Bonnie "Prince" Billy

with The Windy Hills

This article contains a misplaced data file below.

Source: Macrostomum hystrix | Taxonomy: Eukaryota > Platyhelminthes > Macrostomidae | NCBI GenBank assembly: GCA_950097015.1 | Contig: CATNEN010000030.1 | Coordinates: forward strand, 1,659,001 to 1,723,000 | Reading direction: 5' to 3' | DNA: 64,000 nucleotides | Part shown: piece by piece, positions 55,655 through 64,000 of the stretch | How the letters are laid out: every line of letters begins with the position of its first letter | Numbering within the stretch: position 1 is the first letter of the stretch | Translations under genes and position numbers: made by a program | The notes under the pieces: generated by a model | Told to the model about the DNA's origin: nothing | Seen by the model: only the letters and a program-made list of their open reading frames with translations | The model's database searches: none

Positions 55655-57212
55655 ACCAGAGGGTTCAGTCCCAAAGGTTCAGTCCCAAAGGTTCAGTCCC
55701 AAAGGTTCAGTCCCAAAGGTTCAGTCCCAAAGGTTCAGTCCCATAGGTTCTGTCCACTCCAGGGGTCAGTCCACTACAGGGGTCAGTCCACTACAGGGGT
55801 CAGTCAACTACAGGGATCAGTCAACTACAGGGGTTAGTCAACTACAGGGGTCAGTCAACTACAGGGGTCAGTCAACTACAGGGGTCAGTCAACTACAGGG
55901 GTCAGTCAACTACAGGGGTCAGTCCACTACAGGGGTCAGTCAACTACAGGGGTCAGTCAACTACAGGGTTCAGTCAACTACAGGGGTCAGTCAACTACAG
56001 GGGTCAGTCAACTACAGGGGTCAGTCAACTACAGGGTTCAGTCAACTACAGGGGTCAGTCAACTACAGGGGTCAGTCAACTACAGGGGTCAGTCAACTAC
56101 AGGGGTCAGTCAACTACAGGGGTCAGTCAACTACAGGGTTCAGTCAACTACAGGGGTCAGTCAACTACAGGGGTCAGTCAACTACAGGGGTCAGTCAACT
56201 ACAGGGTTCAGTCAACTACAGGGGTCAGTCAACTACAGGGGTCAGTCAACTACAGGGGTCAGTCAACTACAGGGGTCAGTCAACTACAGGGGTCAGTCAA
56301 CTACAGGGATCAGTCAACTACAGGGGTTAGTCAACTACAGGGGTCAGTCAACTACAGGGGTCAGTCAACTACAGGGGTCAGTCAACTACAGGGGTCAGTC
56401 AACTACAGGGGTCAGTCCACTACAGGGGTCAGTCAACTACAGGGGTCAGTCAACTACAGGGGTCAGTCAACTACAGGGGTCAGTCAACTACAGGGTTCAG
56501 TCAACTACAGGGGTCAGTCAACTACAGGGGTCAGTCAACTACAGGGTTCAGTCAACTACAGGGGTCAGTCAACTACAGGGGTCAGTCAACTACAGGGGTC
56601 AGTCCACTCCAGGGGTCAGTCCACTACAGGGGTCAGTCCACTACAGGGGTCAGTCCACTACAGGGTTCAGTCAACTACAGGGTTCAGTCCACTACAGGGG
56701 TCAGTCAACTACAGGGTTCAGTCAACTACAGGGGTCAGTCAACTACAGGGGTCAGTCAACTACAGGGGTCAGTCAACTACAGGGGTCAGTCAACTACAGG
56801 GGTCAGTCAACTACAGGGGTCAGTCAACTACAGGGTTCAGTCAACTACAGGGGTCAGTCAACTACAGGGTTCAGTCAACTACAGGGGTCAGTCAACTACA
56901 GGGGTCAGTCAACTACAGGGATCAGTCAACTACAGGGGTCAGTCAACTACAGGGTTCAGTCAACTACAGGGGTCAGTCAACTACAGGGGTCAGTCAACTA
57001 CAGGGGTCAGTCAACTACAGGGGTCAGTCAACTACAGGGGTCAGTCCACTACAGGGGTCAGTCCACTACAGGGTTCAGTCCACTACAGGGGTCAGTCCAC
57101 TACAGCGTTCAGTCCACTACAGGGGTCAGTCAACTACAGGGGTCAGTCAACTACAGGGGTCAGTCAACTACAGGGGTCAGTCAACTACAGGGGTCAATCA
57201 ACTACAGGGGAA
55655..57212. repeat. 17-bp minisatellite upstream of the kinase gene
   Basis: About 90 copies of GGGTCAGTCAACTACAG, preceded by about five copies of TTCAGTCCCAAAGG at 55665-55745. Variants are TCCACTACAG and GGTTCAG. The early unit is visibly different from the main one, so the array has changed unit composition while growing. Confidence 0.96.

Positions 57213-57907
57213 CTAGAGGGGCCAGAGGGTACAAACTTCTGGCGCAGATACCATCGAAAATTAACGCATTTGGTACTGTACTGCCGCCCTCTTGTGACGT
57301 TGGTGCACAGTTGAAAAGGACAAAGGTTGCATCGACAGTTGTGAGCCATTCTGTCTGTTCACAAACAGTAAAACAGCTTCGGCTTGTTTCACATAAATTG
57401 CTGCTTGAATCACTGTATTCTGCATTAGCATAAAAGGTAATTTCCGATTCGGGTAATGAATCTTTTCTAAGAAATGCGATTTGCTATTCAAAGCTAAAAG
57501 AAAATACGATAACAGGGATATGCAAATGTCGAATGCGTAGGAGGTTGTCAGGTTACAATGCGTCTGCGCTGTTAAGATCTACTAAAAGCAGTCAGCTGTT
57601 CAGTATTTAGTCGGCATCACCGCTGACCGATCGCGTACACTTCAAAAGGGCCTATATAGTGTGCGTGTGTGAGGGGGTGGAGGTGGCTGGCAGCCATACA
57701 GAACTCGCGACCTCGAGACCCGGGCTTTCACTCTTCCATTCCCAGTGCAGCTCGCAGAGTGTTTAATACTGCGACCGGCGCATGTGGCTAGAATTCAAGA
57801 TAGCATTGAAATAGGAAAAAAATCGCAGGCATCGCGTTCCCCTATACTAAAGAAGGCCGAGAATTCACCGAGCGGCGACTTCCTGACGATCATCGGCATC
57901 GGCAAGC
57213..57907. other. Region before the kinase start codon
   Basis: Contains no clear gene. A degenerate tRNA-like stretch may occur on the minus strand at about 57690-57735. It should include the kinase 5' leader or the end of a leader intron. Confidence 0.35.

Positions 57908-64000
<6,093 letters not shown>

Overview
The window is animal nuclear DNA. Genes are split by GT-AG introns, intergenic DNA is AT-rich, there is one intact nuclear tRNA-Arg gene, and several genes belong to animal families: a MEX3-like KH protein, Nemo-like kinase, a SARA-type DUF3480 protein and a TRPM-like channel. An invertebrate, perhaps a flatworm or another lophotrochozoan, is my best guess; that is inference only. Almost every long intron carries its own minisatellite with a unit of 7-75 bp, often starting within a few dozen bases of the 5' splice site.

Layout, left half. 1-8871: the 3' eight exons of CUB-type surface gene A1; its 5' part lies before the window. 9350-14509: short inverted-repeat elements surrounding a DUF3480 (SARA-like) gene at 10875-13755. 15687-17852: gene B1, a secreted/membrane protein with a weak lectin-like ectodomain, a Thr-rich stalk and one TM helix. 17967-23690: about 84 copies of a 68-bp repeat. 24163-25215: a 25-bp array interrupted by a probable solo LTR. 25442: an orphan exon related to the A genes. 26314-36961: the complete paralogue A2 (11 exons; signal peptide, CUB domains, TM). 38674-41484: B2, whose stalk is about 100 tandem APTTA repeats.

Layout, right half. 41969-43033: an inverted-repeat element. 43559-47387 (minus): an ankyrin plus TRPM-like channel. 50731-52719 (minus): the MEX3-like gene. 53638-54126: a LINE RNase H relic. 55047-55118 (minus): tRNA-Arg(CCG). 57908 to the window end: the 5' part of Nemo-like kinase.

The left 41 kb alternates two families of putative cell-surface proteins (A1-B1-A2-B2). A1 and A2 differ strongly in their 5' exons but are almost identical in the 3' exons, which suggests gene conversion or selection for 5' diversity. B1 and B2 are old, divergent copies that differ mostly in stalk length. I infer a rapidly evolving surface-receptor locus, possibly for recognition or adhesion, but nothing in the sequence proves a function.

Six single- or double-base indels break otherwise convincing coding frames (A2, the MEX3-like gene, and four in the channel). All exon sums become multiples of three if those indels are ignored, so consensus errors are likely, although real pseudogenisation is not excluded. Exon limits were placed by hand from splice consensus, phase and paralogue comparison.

It was a perfect Thursday night—summer had just left, and jeans were not out of the question. An hour-and-a-half drive to Eumundi later, only walking into the wrong pub once, I arrived. A historic hotel, Joe's gig room was comfortably filled with a local, plaid-shirted crowd, some seated and some standing in the reasonably low-ceilinged room. With eyes closed and great trepidation, the first two members of The Windy Hills opened the night, with the other members gradually shuffling on after the first few nervous songs. Perhaps things would have seemed more comfortable if it didn't feel like the guitarist should have been selling lawnmowers in his denim cut-offs, cream work-shirt, and very-nearly-John-Deer hat, instead of singing harmonies and plucking at a Jagmaster. Nonetheless, as the audience grew used to his thighs, and the other members started playing, the stage lights came on and the jams began to roll out like thunderstorms. What followed was a sweeping, crashing selection of songs about guns in the snow, hawks in the water, the sun, and the outside world in general (although the meaning of "she was a girl and now she's a boy" escaped me). All members contributed to vocal harmonies that increased with quality with every song. Although obviously taking large cues from Americana music, and despite singing "girl from Kentucky be my valentine," the group came across as presenting an authentic, laid-back, often crushing, Australian set of songs. The set finished on an electronic touch, with a thinly-woven bass-line and lyrics about cigarettes and cars and mobile phones, as the band seemed to suddenly acknowledge the existence of urban civilization. A vocoder was involved. Bonnie "Prince" Billy (William Oldham) walked on stage next, accompanied by his drummer, Van Campbell, guitarist Emmett Kelly, and vocalist Angel Olsen. Unlike The Windy Hills, Oldham did not attempt to fill the silence with small assurances ("we're with you, don't worry," front man Andrew Kidman assured the audience at one point). His first words, the opening lyrics to "New Tibet", immediately captured every person in the room's attention—with misunderstanding laugher from many. Five songs later he finally graced the audience with a quick joke. Then back to the music. The audience was addressed completely through his songs, as he communicated through powerful harmonies or with his lone, warbling voice. Piercing eye contact from his blue eyes froze the audience from behind his thick, red eyelashes, and a true performer, his theatrical, over-the-top hand actions summoned everyone's attention through the lesser-known hits. In the meanwhile, "Nobody Answers", "I Don't Belong To Anyone", and "Ohio River Boat Song" were greeted with absolute cheers, while "After I Made Love To You" and a sped-up, belting rendition of "I See a Darkness" were highlights of the night, with "Quail Dumplings" finishing the pre-encore set on a sombre note without the studio-version's light-hearted keys. Olsen paced and swayed like a poised farmyard dancer, while Kelly switched guitars and crooned into the mic. Oldham sported open cuff links a medium-length beard. It was a majestic gig, one of the best I've been to.

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